The fact that you’re being pulled in two different directions indicates that you may be buying into some misinformation.  In other words, you may be choosing to believe a lie.  Go back to your core values and priorities.  Challenge your assumptions.  Talk it out with an objective listener.  Get some sanity and reality checks going.

This is especially important when it comes to recognizing your worth to God.  Core conflicts are often the result of thinking we aren’t worth much to God or that He isn’t interested in our issues or dreams.  Nothing could be further from the truth.

2.  Redirect your priorities.

Core conflicts often are the result of one or more priorities that are out of place.  Everybody is seeking something.  But some people seek the wrong things, or the right things in the wrong order.

Other people mess up their priorities by compulsively trying to list them.  Let’s see… God first, family second, work third, now what was fourth and fifth?  Is it golf and money?  Or money then golf?

Who cares?

It doesn’t matter what your number five or four or seven or seventeen priority should be.  What does matter is building your life around one and only one overarching priority and purpose, out of which every other priority is ordered… out of which every other standard of success or failure is gauged.

3.  Resolve past mistakes and conflicts.

Learn to say, “I’m sorry.  I was wrong.”  Learn to let go of the injuries inflicted by other people.  Otherwise like an evil weight the issues of your past will drag you down and anchor you to people or events you were never meant to carry for a lifetime.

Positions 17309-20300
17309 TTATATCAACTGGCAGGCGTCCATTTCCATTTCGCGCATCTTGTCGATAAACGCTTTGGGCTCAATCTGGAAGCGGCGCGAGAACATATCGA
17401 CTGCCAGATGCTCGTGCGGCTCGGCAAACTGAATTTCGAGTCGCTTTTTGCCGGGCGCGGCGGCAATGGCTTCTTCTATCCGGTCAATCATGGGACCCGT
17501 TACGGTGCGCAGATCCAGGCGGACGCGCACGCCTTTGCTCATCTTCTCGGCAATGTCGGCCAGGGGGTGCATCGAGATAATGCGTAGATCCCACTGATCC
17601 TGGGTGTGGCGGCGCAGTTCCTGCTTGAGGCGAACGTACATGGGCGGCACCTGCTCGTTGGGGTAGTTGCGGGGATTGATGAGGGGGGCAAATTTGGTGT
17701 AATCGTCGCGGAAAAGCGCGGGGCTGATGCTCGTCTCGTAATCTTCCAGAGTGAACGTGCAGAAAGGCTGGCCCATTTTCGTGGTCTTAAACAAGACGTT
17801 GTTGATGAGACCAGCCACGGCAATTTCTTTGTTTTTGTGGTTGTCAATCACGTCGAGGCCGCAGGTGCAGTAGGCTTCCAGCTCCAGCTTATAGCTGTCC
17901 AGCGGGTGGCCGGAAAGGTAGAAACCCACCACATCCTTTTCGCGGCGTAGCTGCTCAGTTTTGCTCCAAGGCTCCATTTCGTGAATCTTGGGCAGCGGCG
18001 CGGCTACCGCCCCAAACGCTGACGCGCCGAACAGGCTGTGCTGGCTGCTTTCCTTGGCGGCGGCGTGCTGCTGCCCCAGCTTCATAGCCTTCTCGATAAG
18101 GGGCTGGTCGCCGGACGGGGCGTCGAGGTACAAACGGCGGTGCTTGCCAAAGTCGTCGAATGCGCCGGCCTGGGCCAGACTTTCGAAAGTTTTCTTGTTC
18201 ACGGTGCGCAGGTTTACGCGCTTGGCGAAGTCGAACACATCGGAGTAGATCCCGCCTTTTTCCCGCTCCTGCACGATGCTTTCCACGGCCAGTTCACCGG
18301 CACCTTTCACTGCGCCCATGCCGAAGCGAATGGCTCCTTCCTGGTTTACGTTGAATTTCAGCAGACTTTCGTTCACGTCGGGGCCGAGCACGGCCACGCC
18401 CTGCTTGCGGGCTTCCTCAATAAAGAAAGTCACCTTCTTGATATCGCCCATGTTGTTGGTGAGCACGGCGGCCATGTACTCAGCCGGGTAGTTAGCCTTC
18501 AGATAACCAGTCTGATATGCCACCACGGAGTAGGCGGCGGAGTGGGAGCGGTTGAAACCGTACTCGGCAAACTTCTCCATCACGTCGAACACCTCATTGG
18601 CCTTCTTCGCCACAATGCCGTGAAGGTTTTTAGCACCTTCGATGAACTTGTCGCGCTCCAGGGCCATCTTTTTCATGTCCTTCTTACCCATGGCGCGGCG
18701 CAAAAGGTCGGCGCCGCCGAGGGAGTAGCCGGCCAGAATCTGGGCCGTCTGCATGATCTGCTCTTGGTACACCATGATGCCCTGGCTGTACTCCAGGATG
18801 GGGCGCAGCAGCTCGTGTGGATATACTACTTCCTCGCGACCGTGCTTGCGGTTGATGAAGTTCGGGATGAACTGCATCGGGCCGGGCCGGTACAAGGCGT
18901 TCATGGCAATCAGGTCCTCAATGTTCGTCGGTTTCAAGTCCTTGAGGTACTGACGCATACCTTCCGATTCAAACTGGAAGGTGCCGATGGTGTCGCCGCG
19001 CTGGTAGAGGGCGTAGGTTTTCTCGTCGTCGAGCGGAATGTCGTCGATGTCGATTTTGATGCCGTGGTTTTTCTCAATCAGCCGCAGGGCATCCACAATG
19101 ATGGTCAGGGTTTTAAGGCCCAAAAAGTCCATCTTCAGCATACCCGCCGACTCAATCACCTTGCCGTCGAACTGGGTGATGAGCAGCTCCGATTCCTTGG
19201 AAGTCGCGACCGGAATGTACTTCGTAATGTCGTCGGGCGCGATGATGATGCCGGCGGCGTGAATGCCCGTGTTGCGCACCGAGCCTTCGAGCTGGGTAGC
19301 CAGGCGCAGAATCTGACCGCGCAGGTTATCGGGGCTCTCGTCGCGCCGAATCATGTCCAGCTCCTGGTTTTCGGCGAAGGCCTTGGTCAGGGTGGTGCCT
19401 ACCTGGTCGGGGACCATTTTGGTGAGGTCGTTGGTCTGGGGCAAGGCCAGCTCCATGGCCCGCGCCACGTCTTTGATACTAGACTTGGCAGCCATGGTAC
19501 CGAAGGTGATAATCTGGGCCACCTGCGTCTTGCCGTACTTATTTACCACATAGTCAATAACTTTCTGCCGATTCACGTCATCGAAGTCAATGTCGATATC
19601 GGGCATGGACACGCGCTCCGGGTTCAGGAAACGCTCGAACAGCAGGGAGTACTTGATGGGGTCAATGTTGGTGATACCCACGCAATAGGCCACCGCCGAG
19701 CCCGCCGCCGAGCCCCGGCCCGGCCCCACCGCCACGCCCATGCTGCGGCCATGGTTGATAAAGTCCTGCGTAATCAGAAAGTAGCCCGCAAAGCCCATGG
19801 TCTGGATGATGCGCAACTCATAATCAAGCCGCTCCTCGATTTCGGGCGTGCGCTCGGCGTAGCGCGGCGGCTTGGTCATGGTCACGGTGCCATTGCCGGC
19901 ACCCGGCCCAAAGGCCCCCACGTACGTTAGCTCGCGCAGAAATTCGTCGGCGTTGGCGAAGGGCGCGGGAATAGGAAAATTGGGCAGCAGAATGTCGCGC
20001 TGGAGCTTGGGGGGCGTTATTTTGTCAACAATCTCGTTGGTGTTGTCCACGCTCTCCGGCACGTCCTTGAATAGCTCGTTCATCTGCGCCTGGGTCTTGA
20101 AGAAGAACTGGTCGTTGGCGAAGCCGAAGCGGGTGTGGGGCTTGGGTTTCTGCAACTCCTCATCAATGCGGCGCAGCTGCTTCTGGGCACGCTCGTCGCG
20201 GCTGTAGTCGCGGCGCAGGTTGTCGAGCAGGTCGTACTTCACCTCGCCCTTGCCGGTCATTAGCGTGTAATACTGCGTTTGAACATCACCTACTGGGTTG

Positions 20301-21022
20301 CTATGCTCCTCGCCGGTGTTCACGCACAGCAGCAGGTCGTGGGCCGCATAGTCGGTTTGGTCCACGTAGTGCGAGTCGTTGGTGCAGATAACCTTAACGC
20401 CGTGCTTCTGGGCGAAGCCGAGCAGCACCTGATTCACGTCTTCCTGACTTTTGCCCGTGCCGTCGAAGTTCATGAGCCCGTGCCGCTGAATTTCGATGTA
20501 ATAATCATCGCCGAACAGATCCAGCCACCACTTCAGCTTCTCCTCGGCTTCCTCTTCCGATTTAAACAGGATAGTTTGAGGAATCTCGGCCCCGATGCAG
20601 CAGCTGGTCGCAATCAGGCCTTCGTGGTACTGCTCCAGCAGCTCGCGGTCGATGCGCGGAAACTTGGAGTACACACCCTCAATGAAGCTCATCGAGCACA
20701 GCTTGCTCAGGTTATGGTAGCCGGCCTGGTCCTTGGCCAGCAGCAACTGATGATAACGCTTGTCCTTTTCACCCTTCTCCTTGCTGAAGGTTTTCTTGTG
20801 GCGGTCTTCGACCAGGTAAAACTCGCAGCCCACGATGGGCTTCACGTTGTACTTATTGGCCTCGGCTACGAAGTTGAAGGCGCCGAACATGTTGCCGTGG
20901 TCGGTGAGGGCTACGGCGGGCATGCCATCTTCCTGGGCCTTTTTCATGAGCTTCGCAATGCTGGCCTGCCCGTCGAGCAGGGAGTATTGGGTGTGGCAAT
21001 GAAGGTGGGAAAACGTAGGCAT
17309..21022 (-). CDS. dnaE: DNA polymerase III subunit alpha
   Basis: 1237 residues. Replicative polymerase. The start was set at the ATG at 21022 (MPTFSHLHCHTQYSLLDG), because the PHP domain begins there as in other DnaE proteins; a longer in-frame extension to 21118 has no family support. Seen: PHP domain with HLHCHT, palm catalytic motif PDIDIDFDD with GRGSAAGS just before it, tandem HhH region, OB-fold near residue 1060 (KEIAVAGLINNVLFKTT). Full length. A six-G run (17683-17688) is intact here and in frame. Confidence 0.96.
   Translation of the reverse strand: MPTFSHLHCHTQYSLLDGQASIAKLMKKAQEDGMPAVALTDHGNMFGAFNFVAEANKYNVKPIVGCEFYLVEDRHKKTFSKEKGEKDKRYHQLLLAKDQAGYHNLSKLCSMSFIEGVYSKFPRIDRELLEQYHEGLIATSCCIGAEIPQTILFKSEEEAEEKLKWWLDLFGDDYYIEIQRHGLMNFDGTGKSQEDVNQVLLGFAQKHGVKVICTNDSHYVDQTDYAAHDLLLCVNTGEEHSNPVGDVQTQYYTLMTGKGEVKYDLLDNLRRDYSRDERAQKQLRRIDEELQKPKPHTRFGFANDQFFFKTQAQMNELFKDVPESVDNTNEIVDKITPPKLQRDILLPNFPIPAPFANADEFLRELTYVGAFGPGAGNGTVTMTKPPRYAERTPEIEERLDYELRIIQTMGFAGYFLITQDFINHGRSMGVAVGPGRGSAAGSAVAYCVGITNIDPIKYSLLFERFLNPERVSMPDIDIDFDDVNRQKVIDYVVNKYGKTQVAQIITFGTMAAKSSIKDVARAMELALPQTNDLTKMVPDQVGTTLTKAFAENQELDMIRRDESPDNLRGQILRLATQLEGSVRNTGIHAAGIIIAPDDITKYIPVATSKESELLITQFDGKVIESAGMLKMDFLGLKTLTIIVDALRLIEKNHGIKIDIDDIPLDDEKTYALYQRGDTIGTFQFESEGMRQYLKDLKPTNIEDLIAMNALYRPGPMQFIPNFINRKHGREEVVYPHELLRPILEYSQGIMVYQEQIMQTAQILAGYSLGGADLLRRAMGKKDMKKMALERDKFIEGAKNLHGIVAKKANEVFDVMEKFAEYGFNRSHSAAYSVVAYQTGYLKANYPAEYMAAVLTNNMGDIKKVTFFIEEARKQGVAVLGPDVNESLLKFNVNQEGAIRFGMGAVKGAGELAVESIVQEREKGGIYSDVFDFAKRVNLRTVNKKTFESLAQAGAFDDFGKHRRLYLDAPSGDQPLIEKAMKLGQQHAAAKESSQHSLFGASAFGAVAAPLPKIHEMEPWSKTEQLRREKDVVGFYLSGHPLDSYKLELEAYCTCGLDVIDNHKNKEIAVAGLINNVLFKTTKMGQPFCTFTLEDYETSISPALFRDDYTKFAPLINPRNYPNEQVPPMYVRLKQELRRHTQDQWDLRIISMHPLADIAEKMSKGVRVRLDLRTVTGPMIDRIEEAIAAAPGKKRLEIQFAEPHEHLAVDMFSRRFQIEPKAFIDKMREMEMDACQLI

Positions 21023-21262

What I’m trying to say is, your past will destroy you if you don’t bury it.

4.  Restrict your focus.

How would it affect your life if you refused to concentrate your emotional or mental energy on anything related to the past or the future?  All you would have left is specific problems or opportunities that can be addressed with positive action.

What can I do today?  Can I do anything about it today?  What is today’s assignment or challenge?  Those are the kinds of focused questions that generate unified souls and integrated lives.

5.  Respond with action.

Remember, it is easier to steer a moving vehicle than one that’s sitting still.

Do something.  Now.  Put an idea on the table.  Start something moving forward.  Propose something.  Try something.  It doesn’t have to be a headlong dive. You don’t have to burn your bridges behind you.  Just respond with some sort of action, then make adjustments along the way.

And what if it doesn’t work?

Repeat this after me, out loud. (Yes, I mean out loud.)

Okay.  So that didn’t work.  What’s an even better idea?

The whole idea behind resolving core conflicts is to get you to focus your head and your around on one thing.  One big idea.  One key priority.  One first love.  One next right thing to do.  To do that you have to say no to your fears and tears, and no even to some good things that get in the way of the best things.  But in focusing on today’s “yes!” and your ultimate priorities, you can transform core conflicts into a unified, powerful heart and life.

Ada December 10, 2013 at 5:50 pm

This was a perfect read. Thank you!

Comments on this entry are closed.

Previous post:

Next post: